It seems like there's a new Facebook rumor every day.  I don't know how many times I see friends post something like this:

Better safe than sorry is right. Channel 13 News was just talking about this change in Facebook's privacy policy. I do not give Facebook or any entities associated with Facebook permission to use my pictures, information, or posts, both past and future. By this statement, I give notice to Facebook it is strictly forbidden to disclose, copy, distribute, or take any other action against me based on this profile and/or its contents.

The above comes in various forms and is 100% false.  Truth be told, as soon as you post something on Facebook, or any other social media, it's accessible forever.  Even if you delete it, people who want to find it, will.  I always say, think twice before clicking "post."

Another announcement that people post often is,

So now they are doing it, just announced on Channel 4 News. Facebook is charging all users starting Monday. You can do a opt-out by this. Hold your finger over this message and copy, it can’t be a shared. I do not give permission for Facebook to charge $4.99 a month to my account, also; all my pictures are the property of mine and NOT Facebooks!!!

Most of my friends who post these, start with a statement like, "I know this is probably not real, but just in case..."  So, I ask, exactly what account information have you given Facebook in order for them to charge you?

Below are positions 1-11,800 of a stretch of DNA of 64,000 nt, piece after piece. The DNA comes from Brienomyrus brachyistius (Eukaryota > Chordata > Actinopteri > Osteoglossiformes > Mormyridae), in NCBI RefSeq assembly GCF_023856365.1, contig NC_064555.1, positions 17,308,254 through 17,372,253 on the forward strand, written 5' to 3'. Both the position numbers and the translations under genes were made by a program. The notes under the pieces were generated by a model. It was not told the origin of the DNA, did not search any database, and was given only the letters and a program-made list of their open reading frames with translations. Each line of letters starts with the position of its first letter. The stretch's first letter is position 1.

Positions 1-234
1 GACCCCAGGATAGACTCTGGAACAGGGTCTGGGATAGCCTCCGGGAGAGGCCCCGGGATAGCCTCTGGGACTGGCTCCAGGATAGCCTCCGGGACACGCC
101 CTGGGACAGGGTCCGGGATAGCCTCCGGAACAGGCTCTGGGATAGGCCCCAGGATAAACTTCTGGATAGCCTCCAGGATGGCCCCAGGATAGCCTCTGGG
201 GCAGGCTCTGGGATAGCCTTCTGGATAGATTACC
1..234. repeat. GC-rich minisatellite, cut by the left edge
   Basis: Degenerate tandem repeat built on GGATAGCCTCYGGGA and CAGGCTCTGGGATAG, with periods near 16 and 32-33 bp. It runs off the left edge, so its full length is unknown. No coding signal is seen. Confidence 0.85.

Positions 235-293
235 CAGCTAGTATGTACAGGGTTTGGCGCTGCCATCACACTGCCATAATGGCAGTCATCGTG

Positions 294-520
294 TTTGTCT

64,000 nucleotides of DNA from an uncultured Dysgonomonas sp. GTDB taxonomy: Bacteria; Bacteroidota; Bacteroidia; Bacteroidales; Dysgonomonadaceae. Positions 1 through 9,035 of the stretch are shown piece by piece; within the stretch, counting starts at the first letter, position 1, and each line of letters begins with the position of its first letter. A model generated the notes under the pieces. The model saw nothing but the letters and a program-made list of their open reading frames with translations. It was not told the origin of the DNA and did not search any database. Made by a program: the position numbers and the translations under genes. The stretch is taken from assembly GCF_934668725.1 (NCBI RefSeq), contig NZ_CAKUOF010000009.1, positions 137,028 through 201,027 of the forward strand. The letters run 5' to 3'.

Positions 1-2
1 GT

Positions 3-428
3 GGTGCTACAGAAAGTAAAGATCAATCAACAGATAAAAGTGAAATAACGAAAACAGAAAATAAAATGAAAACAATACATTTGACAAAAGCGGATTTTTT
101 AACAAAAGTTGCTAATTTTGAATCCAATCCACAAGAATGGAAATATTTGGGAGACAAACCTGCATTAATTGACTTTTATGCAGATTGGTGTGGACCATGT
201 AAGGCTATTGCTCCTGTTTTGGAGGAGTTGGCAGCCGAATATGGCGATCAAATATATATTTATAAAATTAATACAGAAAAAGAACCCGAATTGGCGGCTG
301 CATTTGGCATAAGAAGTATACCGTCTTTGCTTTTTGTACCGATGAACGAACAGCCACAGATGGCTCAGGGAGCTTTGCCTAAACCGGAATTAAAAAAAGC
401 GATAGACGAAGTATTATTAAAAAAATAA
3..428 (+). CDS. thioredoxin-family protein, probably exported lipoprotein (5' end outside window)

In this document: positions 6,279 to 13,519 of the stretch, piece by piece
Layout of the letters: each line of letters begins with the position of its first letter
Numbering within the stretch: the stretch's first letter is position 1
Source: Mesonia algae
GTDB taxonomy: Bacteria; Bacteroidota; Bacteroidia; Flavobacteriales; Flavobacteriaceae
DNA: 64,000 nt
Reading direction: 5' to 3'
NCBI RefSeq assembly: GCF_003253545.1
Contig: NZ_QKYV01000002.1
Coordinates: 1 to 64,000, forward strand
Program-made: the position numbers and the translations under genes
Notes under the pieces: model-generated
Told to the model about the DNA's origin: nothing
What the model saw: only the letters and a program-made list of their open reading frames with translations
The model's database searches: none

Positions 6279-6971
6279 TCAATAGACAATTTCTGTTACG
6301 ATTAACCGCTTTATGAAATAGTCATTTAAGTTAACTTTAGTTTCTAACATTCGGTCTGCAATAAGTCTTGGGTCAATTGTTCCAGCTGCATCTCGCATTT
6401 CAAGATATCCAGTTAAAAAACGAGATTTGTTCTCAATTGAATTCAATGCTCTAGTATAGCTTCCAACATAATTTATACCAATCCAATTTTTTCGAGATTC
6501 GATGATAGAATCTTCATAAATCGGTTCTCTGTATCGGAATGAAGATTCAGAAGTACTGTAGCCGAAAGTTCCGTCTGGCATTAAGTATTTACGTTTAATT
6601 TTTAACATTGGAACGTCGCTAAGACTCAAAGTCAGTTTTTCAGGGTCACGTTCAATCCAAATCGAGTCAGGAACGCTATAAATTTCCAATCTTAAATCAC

I conducted an unscientific poll to see if people would ever be willing to pay for Facebook.  75 people responded and not one said they would.  I would like to think I wouldn't pay either, but Facebook is like a drug we are all addicted to.

We can all deny it now, but if we had to make a choice of giving it up, I wonder how many would crumble.

Don't do it! Harmful move some NJ gas attendants do with your car

An idea New Jersey should consider when it comes to full-service gas pumps.

Gallery Credit: Mike Brant

How much does the average NJ home cost? Median prices by county

Everything is costing more these days — and housing is certainly no exception in New Jersey.

Data for 2023 from January through May, compiled by New Jersey Realtors, shows that homes hit the market and sell in two months or less, on average.

Median prices for single-family homes have reached $500,000 and above in nine counties.

Most counties have seen houses go for more than the list price this year, while the rest have been very close to asking — on average.

Gallery Credit: Erin Vogt